The day of May 26, 2009 brought another milestone into the history of the Los Angeles Deaf Community and everywhere else, with the passing of Marcella Mae Meyer. As one of the founders and as the CEO of the Greater Los Angeles Agency on Deafness (GLAD), Marcella brought upon incredible changes affecting the lives of Deaf and Hard of Hearing people everywhere.
Marcella M. Meyer, (1925-2009), now belongs to a group of legendary Deaf leaders who stood at a pivotal period in our community history, leaders such as Frederick C. Schreiber, Don Pettingil, Ed Carney, T.J. O’Rourke, Jerry Jordan, Frank Bowie, Boyce Williams, etc. This group led the Deaf Community at a watershed point when civil rights, services and access came flooding into our community. One of Marcella’s enduring legacies stemmed from her creating the Greater Los Angeles Agency on Deafness, Inc. (GLAD), using a concept derived from a Leadership Training Program position paper at California State University, Northridge (CSUN). There at GLAD, Marcella M. Meyer reigned supreme for 24 years.
Marcella M. Meyer used the GLAD platform to bombard the world with legislative and social changes. Her favorite means of bully-pulpiting were her renowned feature, Marcella’s Musings, in the GLAD News magazine, and at GLAD Council meetings and staff meetings. She provided a true and fine example of the famous conventional wisdom: Whatever happens in California, the rest of the nation will follow.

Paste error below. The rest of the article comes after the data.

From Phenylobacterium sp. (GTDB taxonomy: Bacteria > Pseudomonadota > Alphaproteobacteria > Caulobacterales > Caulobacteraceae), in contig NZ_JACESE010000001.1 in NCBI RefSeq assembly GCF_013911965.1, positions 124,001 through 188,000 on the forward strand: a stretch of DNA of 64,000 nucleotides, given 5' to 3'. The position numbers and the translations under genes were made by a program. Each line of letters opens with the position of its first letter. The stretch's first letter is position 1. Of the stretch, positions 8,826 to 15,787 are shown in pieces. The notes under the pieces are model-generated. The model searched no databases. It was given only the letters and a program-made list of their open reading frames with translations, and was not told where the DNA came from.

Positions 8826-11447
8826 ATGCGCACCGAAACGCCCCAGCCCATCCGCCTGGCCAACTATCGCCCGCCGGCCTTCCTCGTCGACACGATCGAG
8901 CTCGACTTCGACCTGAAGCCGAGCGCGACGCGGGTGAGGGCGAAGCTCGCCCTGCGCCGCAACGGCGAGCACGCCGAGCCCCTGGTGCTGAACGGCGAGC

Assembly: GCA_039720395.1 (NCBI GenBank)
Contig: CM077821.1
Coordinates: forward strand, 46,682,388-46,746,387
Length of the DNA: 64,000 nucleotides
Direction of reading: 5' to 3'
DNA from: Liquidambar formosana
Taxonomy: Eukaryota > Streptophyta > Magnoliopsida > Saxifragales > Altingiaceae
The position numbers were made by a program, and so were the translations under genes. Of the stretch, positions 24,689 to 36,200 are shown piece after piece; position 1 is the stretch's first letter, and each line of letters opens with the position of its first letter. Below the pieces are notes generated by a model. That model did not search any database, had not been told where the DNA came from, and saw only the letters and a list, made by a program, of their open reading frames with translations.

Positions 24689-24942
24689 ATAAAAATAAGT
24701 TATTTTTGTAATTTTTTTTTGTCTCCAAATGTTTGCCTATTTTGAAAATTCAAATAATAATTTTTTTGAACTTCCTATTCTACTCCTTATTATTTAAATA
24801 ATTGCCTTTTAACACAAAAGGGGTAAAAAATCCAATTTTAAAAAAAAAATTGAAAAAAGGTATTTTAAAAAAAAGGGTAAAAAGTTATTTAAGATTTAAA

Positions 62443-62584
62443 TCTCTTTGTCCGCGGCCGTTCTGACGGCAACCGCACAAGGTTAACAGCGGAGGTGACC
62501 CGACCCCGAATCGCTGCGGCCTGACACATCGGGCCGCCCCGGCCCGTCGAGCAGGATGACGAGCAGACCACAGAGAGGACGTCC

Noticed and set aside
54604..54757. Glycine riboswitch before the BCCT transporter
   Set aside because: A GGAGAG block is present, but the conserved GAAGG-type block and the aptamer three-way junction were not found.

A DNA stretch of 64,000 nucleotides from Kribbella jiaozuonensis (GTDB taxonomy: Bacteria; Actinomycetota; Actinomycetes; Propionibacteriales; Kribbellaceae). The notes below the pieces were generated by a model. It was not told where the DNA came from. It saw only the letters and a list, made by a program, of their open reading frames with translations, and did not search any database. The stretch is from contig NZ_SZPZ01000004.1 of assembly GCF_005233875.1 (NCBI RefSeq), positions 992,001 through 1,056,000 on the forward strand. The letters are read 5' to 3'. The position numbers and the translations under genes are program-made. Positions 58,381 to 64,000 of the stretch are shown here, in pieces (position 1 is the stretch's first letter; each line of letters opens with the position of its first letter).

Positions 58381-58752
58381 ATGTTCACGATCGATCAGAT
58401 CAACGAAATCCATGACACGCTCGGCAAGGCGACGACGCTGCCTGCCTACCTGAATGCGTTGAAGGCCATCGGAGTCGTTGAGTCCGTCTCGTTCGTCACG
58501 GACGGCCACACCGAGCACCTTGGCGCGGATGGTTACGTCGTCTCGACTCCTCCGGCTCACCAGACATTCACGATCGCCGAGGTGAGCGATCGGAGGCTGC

Among Ms. Meyer’s early victories was winning a legal battle for the right to sit on a jury, a precedent picked up by the rest of the nation; another victory involved the legislation requiring telephone companies to impose surcharges on all consumers to establish a telephone access fund. This resulted in both a statewide relay service (California Relay Service) and a free TTY equipment distribution program, with both models being copied by other states.
One of Marcella M. Meyer’s most colossal battles brought changes to the sign language interpreting evaluation systems. This all began when she challenged the Registry of Interpreters for the Deaf (RID) and its interpreter evaluation process by establishing a GLAD interpreter evaluation system. Her creation was adopted by the California Association of the Deaf (CAD) and then by the National Association of the Deaf (NAD). This process evolved with RID and NAD merging their evaluation systems into one, now known as National Interpreting Certification (NIC) system. These are only a few examples of Marcella’s achievements.
Also, one can say that Marcella M. Meyer was the very original queen of social justice, as she had the foresight to set up innovative programs dealing with issues that no one dared to touch — issues such as mental health, substance abuse, women’s issues, HIV/AIDS, smoking cessation, to name a few. More often than not, the issues and practices that she advocated would end up becoming buzz words or concepts in the mainstream society. One cannot help wonder where she got all her insights into the needs of our community and the world. Marcella herself was the epitome of this adage: A good leader leads people to where they want to go. A great leader leads people to places where they feel uncomfortable going.
An excerpt from the GLAD News magazine
upon Marcella M. Meyer’s retirement…
Marcella M. Meyer was such a trailblazer that she left a transforming impact on the Deaf and Hard of Hearing communities. However, all her efforts and victories did not come without blood, sweat and tears. Her brash manner in creating social changes oftentimes ruffled feathers everywhere she went, as she seemed impatient with conventional methods and would rather see concrete results in the shortest time possible. An example of the legacy of her driving force was the acquisition of the current GLAD headquarters / community center at a historical landmark building in a Los Angeles suburb.